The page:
Tecomanthe hillii is commonly known as Tecomanthe, Pink Trumpet vine or Fraser Island creeper
Several outstanding flowered climbers come from the rainforests of Queensland. One of the most gorgeous but least known in cultivation is the pink trumpet vine, or Fraser Island creeper Tecomanthe hillii.
This is a very well-behaved member of the Bignoniaceae family which has given the world so many beautiful climbing plants. Unlike its cousins the pandoreas, or the showy Orange Trumpet Creeper (Pyrostegia venusta ), or that other well-known trumpet creeper Campsis radicans (aka as Cow-itch or Hummingbird vine), Tecomanthe doesn’t grow too large or rampage too vigorously. It puts out only a few new twining stems each year and the small compound leaves with their five neat, shiny leaflets provide a light cover to fences, pergolas and other upright or horizontal supports. This makes it ideal for places where a denser, more vigorous vine would not be suitable.
The dusky pink bell-shaped flowers are born in tight clusters, in spring. Flowering lasts several weeks and the climber still looks tidy and attractive all year even when not in flower.
Tecomanthe is strictly a sub-topical plant but does well at higher, cooler altitudes in the tropics, subtropics and any place where cool-season temperatures don’t go below 32°F/0°C. Though it will tolerate these low temperatures for brief periods during its dormancy period, it does best where cool season temperatures are over 59°F/15°C. It grows well in light shade but will flower better if given lots of morning sun.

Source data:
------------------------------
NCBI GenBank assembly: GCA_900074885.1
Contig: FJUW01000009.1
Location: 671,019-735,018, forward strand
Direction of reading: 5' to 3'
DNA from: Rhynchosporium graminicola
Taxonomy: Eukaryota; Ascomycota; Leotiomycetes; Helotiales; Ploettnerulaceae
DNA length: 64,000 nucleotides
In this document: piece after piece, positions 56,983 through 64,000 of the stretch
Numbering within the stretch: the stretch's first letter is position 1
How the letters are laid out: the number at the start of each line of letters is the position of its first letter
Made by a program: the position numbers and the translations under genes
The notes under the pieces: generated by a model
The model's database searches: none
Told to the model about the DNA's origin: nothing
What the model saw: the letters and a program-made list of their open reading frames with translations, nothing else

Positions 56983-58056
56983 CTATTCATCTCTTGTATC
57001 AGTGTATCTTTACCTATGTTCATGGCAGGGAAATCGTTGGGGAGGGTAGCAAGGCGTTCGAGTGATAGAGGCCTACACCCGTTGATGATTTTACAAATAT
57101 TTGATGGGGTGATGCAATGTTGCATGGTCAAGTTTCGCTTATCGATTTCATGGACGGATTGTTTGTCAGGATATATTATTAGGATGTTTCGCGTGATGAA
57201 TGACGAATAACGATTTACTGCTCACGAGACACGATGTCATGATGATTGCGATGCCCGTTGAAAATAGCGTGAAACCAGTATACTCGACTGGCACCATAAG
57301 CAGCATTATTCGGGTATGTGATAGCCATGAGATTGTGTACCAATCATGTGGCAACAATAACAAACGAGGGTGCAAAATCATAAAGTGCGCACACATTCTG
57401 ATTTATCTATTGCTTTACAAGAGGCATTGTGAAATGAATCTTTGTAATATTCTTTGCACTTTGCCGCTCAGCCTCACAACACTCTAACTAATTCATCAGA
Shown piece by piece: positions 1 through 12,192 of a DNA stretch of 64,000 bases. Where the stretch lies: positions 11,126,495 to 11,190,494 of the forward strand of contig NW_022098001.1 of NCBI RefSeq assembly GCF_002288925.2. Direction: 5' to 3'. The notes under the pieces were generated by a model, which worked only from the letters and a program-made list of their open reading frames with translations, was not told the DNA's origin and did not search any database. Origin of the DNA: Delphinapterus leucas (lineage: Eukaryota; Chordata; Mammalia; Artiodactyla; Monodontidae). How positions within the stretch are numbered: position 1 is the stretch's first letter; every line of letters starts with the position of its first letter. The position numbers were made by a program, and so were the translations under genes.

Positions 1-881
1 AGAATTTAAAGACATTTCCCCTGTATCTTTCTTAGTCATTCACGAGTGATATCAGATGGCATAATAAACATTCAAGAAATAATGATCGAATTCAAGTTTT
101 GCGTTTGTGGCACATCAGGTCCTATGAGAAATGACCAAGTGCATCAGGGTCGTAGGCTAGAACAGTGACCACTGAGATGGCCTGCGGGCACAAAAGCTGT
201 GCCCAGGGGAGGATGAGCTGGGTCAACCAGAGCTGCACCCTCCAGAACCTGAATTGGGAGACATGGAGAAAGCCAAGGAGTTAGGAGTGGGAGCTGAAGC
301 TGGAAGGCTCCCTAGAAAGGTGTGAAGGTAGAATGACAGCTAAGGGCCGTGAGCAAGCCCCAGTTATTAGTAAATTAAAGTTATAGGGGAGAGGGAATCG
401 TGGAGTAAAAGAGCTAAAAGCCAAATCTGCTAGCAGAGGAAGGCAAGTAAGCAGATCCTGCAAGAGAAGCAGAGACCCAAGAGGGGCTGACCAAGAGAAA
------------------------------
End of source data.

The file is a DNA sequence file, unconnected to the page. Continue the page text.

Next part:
Though not too fussy about soils, this climber does best in a light, sandy loam that contains plenty of humus. It won’t thrive in heavy clay and needs good drainage. Water regularly in dry weather, once established. This is a plant from a region where summers are warm and very wet and winters/springs are usually dry and cool, so take this into account when developing a watering regime. It will tolerate up to 90 days of drought; too much rain in late winter/spring tends to diminish flowering. Fertilizing is not really necessary if the soil is good; adding compost around the roots in early summer will give it an annual boost. If you want to promote better bud development use a light dose of a fertiliser high in phosphorus in late summer/autumn. Pruning is not necessary unless you want to restrict the growing tendrils. Mulch lightly with organic material in spring.
Tecomanthe will do well in the pot because of its non-vigorous growth habit. Water regularly but sparingly and feed with a foliar fertilizer once every six weeks or so during summer. Don’t overwater or feed in winter.
If you are looking for an attractive and unusual pink-flowering climbing plant then Tecomanthe – or Pink Trumpet Vine – is one that will get all your garden-loving friends and neighbours asking where you found such a treasure!